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Can You Tell the Difference Between the Symptoms of Asthma, Allergies, Cold, Covid, and the Flu?

Can You Tell the Difference Between the Symptoms of Asthma, Allergies, Cold, Covid, and the Flu?

It is cold and flu season. If you have asthma, it can be hard to differentiate the symptoms from the cold, flu, and allergy symptoms. When you add Covid-19 in the mix, it becomes even more confusing. Many of the symptoms overlap and it can be hard to tell what exactly you have. 

So what do you do? We created a guide with the symptoms of each to help you differentiate between them. If you are sick or your asthma is flaring up, you should still talk to your doctor.

lemon and ginger to help a cold

Flu Symptoms

The flu is caused by the influenza virus and is a respiratory illness. The symptoms can vary from mild to severe and start suddenly. The flu can be life-threatening, but that tends to be in rare cases. The symptoms of the flu include:

  • Headache 
  • Fever (usually over 101)
  • Cough
  • Chills
  • Sore throat
  • Body aches
  • Fatigue
  • Stuffy or runny nose
  • Diarrhea and vomiting (usually in children)

A vaccine is available for the flu and many doctors recommend getting a flu shot every year. Even if you get a vaccine and still get the flu, it tends to be less severe than if you hadn’t gotten the vaccine. The vaccine also lowers your chances of being hospitalized because it helps your body fight it off better.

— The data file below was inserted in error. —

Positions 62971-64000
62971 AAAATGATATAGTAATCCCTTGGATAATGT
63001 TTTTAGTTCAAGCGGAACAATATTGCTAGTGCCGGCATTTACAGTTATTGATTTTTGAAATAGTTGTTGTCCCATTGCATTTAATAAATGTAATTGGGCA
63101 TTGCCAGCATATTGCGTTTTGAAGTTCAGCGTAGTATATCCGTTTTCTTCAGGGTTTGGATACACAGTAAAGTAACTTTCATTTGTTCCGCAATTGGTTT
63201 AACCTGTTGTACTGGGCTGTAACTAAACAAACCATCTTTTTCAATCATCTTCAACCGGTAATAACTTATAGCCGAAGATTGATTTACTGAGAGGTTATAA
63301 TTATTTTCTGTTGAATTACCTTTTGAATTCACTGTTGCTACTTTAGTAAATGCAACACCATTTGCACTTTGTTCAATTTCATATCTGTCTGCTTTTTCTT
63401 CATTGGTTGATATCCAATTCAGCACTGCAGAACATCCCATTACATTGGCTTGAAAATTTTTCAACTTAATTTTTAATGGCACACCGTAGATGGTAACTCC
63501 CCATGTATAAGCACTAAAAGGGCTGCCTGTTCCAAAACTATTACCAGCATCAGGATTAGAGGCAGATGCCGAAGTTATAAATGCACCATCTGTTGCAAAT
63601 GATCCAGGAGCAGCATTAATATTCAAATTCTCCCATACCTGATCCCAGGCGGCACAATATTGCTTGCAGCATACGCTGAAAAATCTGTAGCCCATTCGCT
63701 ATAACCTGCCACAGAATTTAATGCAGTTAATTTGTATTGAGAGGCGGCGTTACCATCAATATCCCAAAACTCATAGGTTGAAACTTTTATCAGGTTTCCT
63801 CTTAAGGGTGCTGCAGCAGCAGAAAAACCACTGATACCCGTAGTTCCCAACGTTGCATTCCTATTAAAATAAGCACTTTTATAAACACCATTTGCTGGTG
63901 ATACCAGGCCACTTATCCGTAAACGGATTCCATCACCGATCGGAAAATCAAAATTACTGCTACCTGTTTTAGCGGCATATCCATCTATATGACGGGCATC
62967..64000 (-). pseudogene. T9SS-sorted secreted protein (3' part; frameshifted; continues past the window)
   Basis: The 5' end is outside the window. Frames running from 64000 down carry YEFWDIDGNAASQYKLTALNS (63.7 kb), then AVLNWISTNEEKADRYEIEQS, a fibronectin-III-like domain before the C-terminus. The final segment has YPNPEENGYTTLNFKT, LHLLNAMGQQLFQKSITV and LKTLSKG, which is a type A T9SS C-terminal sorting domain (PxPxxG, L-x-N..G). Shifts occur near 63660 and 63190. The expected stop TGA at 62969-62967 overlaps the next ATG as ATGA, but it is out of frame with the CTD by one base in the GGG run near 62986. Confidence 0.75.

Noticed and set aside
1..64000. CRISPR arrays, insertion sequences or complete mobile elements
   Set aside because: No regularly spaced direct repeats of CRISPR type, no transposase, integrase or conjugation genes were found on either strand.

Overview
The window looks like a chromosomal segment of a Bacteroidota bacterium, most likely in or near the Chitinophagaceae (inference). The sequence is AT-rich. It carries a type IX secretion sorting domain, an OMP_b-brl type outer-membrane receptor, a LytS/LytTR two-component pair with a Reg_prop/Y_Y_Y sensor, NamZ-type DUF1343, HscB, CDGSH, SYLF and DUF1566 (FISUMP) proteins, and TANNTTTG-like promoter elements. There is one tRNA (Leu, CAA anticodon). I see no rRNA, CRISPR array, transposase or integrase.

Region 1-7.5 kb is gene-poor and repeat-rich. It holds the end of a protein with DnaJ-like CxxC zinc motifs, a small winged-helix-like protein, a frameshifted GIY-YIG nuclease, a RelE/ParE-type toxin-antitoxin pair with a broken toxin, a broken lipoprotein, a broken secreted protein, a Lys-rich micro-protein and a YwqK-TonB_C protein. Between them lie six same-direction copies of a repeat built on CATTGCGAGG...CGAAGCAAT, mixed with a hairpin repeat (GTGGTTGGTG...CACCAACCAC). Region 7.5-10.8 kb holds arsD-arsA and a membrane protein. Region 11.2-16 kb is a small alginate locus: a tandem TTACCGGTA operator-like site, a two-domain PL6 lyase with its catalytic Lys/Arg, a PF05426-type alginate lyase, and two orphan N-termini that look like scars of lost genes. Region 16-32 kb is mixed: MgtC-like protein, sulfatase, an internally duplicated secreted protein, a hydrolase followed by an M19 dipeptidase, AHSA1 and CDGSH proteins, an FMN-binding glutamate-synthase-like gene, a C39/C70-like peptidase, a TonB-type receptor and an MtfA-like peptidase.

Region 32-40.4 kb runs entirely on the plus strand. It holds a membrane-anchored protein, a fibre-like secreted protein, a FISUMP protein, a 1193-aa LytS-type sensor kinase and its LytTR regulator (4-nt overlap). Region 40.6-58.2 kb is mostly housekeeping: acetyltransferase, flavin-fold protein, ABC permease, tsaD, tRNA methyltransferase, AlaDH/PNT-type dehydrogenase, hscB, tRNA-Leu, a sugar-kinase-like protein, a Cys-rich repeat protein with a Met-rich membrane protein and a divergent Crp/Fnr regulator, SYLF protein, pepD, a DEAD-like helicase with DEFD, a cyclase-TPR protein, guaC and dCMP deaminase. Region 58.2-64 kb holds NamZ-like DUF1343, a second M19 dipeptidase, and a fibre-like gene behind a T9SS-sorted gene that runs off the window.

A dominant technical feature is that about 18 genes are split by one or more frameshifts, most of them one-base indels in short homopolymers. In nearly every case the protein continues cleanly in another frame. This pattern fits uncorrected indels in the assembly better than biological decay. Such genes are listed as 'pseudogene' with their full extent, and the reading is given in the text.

A common myth about the vaccine is that it can give you the flu, but this is not true. According to the CDC, the flu vaccine is a dead virus so you cannot get sick from the shot.

People who have asthma or other preexisting conditions are at higher risk of complications from the flu. This is why it is important to talk to your doctor and get your vaccine as soon as possible. The vaccine also helps protect people around you from getting severely sick with the flu.

If you do have the flu, talk to your doctor about possible treatments. While there is an antiviral treatment for the flu, it can only be given in the first couple of days of contracting the flu. Many times, you just have to wait it out and control symptoms with over the counter medication.

Cold Symptoms

The cold is milder than the flu, but it can trigger asthma problems. If you do catch a cold, make sure to have your mesh nebulizer near you in case your symptoms start flaring up and you have trouble breathing. 

Symptoms of the common cold include:

  • Sore throat
  • Stuffy or runny nose
  • Mild cough
  • Sneezing
  • Mild body aches
  • Low-grade fever

If you have a cold and it doesn’t get better after a few days then contact your doctor. Most cold symptoms go away on their own, but sometimes they linger. If you experience trouble breathing from a cold, make sure to take your rescue inhaler, follow your asthma action plan, and call your doctor right away.